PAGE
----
Magazine article The Progressive

Voices of the Black Spring

Magazine article The Progressive

Voices of the Black Spring

Article excerpt

Kevin Alexander Gray called our offices just after the terrible video surfaced of Walter Scott being shot in the back, repeatedly, as he fled the police in Gray's home state of South Carolina.

A "snuff film," Gray called that video, and he wondered aloud about the effect of watching the footage over and over, with its deep, disturbing historical associations--of a fleeing slave and pursuing overseer, or a civil rights worker running from the Klan.

His essay on the subject appears on Page 17. Gray has been in the trenches of the civil-rights struggle for many years. He ran Jesse Jackson's 1988 Presidential campaign in South Carolina, and he is the author of many deeply thoughtful essays and books. We are honored to publish him in The Progressive.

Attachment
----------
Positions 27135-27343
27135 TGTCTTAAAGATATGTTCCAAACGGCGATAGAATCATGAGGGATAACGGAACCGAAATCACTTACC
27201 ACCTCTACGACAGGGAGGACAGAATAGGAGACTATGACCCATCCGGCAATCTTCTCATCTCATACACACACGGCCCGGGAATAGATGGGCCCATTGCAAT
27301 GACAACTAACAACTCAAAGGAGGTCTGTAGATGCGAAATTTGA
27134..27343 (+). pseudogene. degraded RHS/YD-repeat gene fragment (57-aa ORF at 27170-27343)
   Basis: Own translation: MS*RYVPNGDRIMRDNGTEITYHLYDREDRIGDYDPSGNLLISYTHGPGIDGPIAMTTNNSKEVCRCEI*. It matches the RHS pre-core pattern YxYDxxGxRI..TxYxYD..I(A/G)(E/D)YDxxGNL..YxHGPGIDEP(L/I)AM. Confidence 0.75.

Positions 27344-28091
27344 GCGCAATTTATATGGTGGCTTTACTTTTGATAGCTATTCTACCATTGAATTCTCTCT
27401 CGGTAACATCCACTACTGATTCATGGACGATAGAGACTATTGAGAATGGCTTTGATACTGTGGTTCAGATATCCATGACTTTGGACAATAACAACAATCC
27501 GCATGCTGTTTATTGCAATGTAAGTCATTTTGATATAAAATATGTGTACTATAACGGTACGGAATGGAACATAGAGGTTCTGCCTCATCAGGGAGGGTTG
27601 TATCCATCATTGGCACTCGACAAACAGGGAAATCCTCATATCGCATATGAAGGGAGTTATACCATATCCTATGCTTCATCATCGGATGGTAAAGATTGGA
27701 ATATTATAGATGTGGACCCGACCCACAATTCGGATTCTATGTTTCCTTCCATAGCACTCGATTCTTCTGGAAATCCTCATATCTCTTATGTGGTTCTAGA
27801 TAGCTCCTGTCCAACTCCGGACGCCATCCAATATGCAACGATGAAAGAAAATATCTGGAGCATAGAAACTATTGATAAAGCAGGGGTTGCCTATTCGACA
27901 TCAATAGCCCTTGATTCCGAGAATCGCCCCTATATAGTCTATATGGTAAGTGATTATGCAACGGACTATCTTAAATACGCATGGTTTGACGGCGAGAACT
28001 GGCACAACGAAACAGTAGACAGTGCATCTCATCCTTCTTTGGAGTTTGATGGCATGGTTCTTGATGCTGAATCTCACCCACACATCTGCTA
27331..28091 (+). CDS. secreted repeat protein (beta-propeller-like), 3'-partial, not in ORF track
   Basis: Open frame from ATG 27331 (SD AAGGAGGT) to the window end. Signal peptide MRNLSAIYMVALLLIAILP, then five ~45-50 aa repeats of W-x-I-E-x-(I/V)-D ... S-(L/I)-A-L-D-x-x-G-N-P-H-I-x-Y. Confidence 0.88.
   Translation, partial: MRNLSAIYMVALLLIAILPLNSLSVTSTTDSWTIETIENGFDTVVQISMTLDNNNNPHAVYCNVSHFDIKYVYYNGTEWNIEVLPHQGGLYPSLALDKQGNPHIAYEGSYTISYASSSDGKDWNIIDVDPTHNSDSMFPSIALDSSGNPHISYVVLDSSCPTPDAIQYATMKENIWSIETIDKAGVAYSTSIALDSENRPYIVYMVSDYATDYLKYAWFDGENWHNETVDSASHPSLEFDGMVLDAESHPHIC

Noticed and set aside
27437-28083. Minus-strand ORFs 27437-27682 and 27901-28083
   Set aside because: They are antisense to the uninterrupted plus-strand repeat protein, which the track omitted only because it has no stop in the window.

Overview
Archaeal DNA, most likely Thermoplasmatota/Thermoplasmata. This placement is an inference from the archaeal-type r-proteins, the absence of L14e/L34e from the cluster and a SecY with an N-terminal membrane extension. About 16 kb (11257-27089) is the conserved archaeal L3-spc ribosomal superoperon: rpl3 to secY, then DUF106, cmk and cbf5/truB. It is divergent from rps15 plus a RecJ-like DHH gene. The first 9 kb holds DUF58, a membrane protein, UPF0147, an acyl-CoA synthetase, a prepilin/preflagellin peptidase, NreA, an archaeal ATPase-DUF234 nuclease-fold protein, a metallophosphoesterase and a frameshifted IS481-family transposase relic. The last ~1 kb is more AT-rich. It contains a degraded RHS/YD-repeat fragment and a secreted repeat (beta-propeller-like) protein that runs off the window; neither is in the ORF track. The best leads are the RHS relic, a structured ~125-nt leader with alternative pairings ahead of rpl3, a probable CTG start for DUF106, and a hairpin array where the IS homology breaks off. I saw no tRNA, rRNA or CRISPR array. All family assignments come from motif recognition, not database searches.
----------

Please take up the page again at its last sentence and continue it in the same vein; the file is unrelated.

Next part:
Fred McKissack Jr., who wrote the gorgeous personal essay in our December/January issue, "Goodbye, St. Louis," writes our Comment this month, connecting the thirtieth anniversary of the police bombing of the black liberation group MOVE to the police-state tactics used against African Americans today. As Fred filed his piece, residents of Baltimore were celebrating the decision to charge six police officers in the death of Freddie Gray, and across the country people marched for what activists are calling the Black Spring.

David Couper, who back in the 1970s transformed a backward police department in Madison into a more responsive, respectful, and peaceful force, contributes his thoughts on what it takes to make meaningful change in this issue. …

Search by... Author
Show... All Results Primary Sources Peer-reviewed

Oops!

An unknown error has occurred. Please click the button below to reload the page. If the problem persists, please try again in a little while.